When a #Sharknado attacks! How the phenomenon happened on Twitter

What do you get when you mix sharks with a tornado with hundreds of thousands of Tweets? Sharknado, of course. On July 11, @Syfy network’s Sharknado was the most-social program on TV in the US. So, what exactly happened? (And we don’t mean how those sharks got into that tornado.)

SocialGuide, which measures social activity around TV, ranked it the most tweeted-about program on TV that evening — and that’s a list that includes Big Brother on CBS (@CBSBigBrother) and MTV’s Girl Code (@GirlCode). Social Guide measured 318,232 Tweets about the show during its broadcast — 17% of all the Tweets sent about TV the night of July 11. Over the last 24 hours that’s over 440,000 Tweets, according to Topsy.

Social Guide measured 318,232 Tweets about #sharknado during its broadcast — 17% of Tweets about TV last night.

#sharknado was an instant Twitter phenomenon — that burned brightly and waned quickly. About halfway through the broadcast, Twitter conversation around it reached a peak of over 5,000 Tweets per minute by the time the movie finished at 11pm ET and then subsided to 500 tweets per minute by midnight. This brief flood of Tweets dominated the night. SocialGuide data shows that 38% of all Tweets about the movie came from the East Coast, with another 25% from the Central region.

The conversation didn’t come out of nowhere. In fact, there has been tweeting around #sharknado since it was announced last year — this is the earliest Tweet we could find following one by @STYDNews.

Craig Engler, SVP at @Syfy digital and runs the @Syfy account, used Twitter leading into the airing of Sharknado to start building the buzz among the network’s followers. “Hours before the movie even aired we were retweeting the fans talking about how much they were looking forward to watching it and also tweeting out Sharknado ‘warnings’,” he says. “Then about 20 minutes before the movie aired we could see there was an, ahem, feeding frenzy going on around it so we started jumping into as many conversations as we could.”

Engler says Twitter is crucial to the way that @Syfy builds up interest in a show like Sharknado. “We know going in that people already love to tweet about these movies, so our goal is to foster the conversation and amplify it. For instance, we’ll retweet fun posts from our viewers on the @Syfy feed, which the fans LOVE. It gives them their 15 minutes of fame on Twitter and shows them that we’re listening and playing along.”

At one point we had three of the Top 10 trending topics (#sharknado, #syfy, and #tarareid) at the same time.

“A lot of my friends and colleagues were e-mailing me particularly funny Tweets that I might have missed because, at thousands of Tweets per minute, it’s easy to not see some of the best stuff. I was ping ponging between my work and personal e-mail accounts, the @Syfy public feed and all the DMs I had coming in. It was exhausting, but fun! At one point we had three of the Top 10 trending topics (#sharknado, #syfy, and #tarareid) at the same time.”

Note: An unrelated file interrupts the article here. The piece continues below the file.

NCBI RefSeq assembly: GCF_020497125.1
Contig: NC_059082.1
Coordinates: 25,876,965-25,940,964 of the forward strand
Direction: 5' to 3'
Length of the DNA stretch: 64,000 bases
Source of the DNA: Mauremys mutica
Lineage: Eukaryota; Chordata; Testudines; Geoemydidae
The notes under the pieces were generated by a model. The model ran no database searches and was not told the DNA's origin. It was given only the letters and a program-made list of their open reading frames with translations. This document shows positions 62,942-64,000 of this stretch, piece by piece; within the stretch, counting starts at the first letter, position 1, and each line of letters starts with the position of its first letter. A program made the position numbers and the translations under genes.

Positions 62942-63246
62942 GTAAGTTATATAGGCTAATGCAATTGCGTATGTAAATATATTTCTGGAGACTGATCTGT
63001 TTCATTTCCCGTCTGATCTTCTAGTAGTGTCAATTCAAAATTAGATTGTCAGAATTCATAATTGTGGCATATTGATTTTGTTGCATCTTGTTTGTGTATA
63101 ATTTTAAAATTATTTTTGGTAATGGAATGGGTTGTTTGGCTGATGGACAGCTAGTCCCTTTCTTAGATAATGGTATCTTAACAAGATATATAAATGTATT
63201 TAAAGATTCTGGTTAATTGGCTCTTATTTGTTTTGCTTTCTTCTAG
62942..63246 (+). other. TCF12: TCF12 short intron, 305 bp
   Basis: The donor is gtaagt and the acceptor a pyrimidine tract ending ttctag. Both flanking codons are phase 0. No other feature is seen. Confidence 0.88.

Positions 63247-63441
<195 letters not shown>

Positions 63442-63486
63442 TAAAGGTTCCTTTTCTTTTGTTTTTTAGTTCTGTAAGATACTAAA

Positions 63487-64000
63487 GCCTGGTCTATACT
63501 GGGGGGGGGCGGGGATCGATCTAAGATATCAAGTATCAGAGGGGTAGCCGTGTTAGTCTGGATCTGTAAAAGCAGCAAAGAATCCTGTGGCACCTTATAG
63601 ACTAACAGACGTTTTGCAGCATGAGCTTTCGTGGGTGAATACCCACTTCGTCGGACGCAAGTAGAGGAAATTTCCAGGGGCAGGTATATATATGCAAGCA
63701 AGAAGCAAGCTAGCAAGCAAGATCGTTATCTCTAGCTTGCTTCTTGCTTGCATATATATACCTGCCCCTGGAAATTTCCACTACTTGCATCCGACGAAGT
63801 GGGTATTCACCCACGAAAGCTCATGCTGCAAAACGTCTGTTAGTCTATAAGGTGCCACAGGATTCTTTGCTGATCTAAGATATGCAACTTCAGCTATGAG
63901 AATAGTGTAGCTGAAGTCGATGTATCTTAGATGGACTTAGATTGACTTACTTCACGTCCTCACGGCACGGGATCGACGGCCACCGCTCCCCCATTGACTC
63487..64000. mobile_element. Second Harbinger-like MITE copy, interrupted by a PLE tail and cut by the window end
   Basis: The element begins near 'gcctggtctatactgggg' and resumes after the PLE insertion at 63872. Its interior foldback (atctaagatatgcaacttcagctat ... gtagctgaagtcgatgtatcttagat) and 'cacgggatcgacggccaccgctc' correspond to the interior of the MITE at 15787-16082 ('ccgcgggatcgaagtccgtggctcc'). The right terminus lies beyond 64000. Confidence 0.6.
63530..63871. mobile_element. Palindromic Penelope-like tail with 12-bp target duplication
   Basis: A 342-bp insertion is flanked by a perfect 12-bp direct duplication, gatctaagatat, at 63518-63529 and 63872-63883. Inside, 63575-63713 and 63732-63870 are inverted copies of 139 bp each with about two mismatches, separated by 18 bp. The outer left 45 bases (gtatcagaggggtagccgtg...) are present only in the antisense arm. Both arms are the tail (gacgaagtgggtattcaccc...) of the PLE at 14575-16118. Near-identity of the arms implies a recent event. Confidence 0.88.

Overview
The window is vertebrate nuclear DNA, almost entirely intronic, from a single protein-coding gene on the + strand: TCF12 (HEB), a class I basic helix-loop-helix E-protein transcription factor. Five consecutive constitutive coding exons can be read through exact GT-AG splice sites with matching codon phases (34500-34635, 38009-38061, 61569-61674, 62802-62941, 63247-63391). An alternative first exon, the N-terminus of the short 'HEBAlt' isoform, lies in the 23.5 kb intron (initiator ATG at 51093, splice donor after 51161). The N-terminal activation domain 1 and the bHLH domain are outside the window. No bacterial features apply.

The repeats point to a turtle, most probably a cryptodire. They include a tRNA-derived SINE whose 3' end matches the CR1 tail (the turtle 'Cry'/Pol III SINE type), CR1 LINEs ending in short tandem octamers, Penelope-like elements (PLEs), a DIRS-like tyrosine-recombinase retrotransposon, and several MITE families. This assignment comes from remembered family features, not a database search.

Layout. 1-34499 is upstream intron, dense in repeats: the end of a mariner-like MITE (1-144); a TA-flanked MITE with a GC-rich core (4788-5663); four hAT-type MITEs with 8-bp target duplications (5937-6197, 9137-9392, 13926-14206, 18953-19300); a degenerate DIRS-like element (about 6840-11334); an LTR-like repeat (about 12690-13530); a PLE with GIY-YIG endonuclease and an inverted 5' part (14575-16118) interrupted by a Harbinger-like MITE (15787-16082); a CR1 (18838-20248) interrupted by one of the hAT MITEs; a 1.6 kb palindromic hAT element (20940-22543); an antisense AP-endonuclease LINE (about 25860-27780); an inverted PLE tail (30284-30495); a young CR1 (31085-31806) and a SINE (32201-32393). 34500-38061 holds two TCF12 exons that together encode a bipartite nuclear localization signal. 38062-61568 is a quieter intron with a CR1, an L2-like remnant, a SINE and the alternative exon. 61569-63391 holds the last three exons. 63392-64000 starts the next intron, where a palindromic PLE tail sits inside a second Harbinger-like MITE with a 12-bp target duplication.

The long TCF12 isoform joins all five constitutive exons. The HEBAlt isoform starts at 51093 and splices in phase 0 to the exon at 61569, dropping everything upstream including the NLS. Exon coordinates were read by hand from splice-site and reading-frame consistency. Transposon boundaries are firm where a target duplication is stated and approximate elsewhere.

The rollercoaster begins

But what started the rollercoaster of conversation running? Just before the show begins there is a build-up of conversation. Lost co-creator Damon Lindelof (@Damon Lindelof) posts this Tweet:

Reporters then announce they are live-blogging the movie.

Tweets such as this start appearing:

It’s then picked up among people with a lot of followers. Actor Wil Wheaton (@WilW) (who is not actually in the movie, by the way) has 2.4 million followers. He posted updates in anticipation of it starting.

Then the movie starts and for those two hours, it dominates a normally quiet night on TV at a quiet time of the year.

Everyone is watching:

New memes take off, such as ideas for pitches for @Syfy shows:

Or even responses from the Red Cross in Oklahoma:

And this Tweet, which is the most retweeted of the night.

Inside the conversation

But how many people were really involved? It doesn’t take many accounts to get a big discussion started. Around 15% of the conversation came from 495 accounts which were mentioned a total of 66,952 times in the past 24 hours. It’s dominated by Wil Wheaton (@WilW), who also gained 3,400 new followers last night — that’s twice as many as normal. His top Tweets were retweeted over 10,335 times.

Wil Wheaton (@WilW) gained 3,400 new followers last night during #sharknado — that’s twice as many as normal. His top tweets were retweeted over 10,335 times.

Out of the top 500 Tweets, 125 of them contained mentions of other users on Twitter. This is how those conversations look in a network chart (blue is people tweeting, orange is people mentioned. The big circle in the middle is the total conversation about Sharknado).

Click image to explore the network

For Engler, the instant nature of Twitter brought the show attention from unexpected places. “Twitter was where the live, worldwide conversation was happening. I mean, I had reports from my followers in Australia and the Netherlands that Sharknado was trending in their countries even though they weren’t even airing the movie.”

At one point I was tweeting with Damon Lindelof (@DamonLindelof) , Elizabeth Banks (@ElizabethBanks) and Olivia Wilde (@OliviaWilde) about Damon’s idea for a sequel.

— Craig Engler@Syfy

Fans also got to eavesdrop on conversations between Hollywood heavyweights. Says Engler: “When notable people on Twitter post about our movies — like Damon Lindelof, Patton Oswalt (@pattonoswalt), Mia Farrow (@MiaFarrow) and many others did last night — we’ll retweet them so our fans can see what they’re saying, and we’ll also tweet along with them. At one point I was tweeting with Damon, Elizabeth Banks (@ElizabethBanks) and Olivia Wilde (@OliviaWilde) about Damon’s idea for a sequel and the roles Elizabeth and Olivia wanted to play in it!”

Do you have any more innovative examples of tweeting around TV? Mail us at mediablog@twitter.com.